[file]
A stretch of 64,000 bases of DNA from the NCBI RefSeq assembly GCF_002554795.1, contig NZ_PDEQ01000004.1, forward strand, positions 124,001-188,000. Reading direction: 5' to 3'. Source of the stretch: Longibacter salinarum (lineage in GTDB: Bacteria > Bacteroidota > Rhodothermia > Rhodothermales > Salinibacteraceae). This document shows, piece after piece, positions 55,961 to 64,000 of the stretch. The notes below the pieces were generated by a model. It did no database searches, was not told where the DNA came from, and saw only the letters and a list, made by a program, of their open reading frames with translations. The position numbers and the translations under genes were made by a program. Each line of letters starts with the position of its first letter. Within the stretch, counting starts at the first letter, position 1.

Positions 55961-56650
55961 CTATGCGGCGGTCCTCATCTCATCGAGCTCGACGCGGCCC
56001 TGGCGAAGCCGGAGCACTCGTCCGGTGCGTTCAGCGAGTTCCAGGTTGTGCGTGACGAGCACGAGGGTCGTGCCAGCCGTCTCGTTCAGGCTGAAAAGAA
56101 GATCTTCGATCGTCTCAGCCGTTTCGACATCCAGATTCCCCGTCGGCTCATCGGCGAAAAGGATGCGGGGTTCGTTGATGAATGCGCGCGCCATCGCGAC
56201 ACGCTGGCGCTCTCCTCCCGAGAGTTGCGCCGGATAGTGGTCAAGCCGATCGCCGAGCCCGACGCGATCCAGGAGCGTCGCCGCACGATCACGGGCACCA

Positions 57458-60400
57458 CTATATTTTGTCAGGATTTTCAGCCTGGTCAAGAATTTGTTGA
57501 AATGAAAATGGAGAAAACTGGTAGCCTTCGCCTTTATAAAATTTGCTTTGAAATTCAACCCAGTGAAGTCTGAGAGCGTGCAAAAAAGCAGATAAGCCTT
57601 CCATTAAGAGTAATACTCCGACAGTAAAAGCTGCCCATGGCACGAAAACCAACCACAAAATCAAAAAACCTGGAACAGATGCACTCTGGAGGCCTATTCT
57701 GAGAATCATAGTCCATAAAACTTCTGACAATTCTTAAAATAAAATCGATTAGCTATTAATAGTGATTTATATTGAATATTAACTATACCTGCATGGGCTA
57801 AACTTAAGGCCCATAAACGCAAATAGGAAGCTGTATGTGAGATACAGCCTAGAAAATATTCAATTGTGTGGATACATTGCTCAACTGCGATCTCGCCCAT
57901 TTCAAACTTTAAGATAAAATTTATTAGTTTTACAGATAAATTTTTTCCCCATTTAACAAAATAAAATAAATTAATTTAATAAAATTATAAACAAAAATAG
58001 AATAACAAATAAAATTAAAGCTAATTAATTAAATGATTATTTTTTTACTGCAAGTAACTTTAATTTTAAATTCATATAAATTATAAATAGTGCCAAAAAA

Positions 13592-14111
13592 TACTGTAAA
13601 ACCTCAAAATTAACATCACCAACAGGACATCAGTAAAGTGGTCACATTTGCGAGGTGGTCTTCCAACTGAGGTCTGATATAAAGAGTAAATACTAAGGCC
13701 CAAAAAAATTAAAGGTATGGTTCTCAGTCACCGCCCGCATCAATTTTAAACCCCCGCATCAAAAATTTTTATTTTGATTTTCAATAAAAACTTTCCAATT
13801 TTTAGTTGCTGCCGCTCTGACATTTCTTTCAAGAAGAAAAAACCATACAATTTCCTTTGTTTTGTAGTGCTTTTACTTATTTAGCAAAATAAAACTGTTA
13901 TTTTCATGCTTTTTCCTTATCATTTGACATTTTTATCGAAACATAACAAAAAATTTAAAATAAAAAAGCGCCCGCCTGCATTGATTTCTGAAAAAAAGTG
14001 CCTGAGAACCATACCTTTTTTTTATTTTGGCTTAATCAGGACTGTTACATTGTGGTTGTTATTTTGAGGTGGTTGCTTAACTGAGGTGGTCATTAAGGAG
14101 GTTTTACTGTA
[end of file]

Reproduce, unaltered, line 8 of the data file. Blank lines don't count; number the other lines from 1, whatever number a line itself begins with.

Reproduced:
57458 CTATATTTTGTCAGGATTTTCAGCCTGGTCAAGAATTTGTTGA